In most design and build construction contracts, the employer will seek to push the liability for site conditions onto the contractor.  The contractor is therefore tasked with establishing that the site conditions are suitable for the installation of the modular units without any risk of them being damaged, weakened or otherwise affected or rendered unfit for use following their installation in the site.  A civil engineer will need to be consulted by the employer or contractor (whoever carries the liability for the same) to ensure that the modular units are capable of being installed to fit the specification as to durability and longevity, not only to the employer’s and contractor’s satisfaction, but also to the specification of the modular manufacturer.  The parties need to be able to rely on the civil engineer’s expertise so that if an error is made in the assessment of either the site conditions or the intended situation of the modular unit on the site, any ensuing losses are recoverable against the civil engineer. This presents a somewhat tall order for a civil engineer whowill need to be very conversant with the material aspects of the new modular units, and how the intended environment will affect them.

  1. Compliance

In response to the slew of recent insolvencies, the British Standards Institution (“BSI”) (in collaboration with the Department for Levelling Up, Housing and Communities) has begun drafting a new industry standard, PAS8700.  The draft was begun on 27 July 2023 and it is intended to focus on MMC related processes and performance.  It will specify requirements relating to the lifecycle of the modular units including those relating to the beginning of assembly.  It is intended to promote confidence in the MMC industry, and is advised to be taken note of within the contracts for both the supply of modular units and their installation in the works.

In May 2022, preceding the Royal Assent of the Building Safety Act 2022, the Chancery Lane Project released the proforma “Madhavi’s clause”.  Amongst other net zero objectives, Madhavi’s clause requires the contractor to co-ordinate all activities and fully and properly integrate the design so as to facilitate the design freeze for MMC.  The contractor is also required that the MMC build is collected, transported, handled, installed and commissioned on site by experienced and specialised professionals using the requisite contractual standard of care and in compliance with any insurance backed guarantee scheme requirements.  This clause not only legalises the MMC-specific design freeze but also holds the contractor to a specific standard of manufacture and installation, and is a useful addition to those procuring works using MMC.

  1. Building Safety Act

Modular construction is subject to the same rules as all other buildings under the Building Safety Act.  MMC manufacturers do use combustible materials such as timber or insulated panels, it is not a practice that rules out all building safety risks or necessarily lends itself perfectly to handling the building safety risks that the industry is weathering at the moment.  It is likely to form a very key part of the construction of higher risk buildings (HRBs) and compliance with the Building Safety Act is therefore critical to a project in which MMC is delivered.  Under the Building Safety Act there is a new right for those with an interest in a dwelling to claim against construction product manufacturers where the product doesn’t comply with the requirement or is defective.  If such product causes or contributes to that dwelling being unfit for habitation, there will be a direct cause in action against the manufacturer, which can carry criminal sanctions such as a fine or two year custodial sentence. This presents uncertain territory for MMC manufacturers, and since this duty cannot be eliminated by contractual means, it will be for modular manufacturers currently to examine their likely liabilities should errors or insufficiencies in design and manufacturing cause a dwelling to be unfit for habitation.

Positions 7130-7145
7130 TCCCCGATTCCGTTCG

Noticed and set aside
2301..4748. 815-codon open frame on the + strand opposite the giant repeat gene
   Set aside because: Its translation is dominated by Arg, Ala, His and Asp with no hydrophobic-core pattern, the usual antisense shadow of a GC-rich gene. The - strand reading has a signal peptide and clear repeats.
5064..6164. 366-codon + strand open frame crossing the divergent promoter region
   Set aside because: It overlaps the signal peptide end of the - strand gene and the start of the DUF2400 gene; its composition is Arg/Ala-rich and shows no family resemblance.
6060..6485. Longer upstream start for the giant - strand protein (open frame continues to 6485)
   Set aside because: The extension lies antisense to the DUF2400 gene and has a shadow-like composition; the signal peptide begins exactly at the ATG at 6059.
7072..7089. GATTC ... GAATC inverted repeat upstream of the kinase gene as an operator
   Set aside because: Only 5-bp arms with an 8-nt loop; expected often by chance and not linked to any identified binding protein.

The Building Safety Act also poses a practical issue in that the building safety regulator needs to sign off on variations to a project once construction has started, a requirement which is already showing signs of inhibiting the speed of construction.  This is exacerbated if the variations are to the modular units, multiples of which may already have been manufactured.  This will involve the regulator needing to approve multiple units in order for construction to continue.  The consequences of this on delays and/or cost could be catastrophic.

Despite modular construction having been popular since prefabricated post-war buildings, and more recent technological advances having boosted its general acceptance as a construction method, there is some way to go before an entirely bulletproof contract is in the market to meet the legal considerations illustrated above.

This does not mean that forward-thinking, well-advised employers and contractors cannot adequately address the matters above in contract negotiations, provided that both sides carefully consider their position and an equitable balance can be struck in terms of risk. Our team can assist with any queries.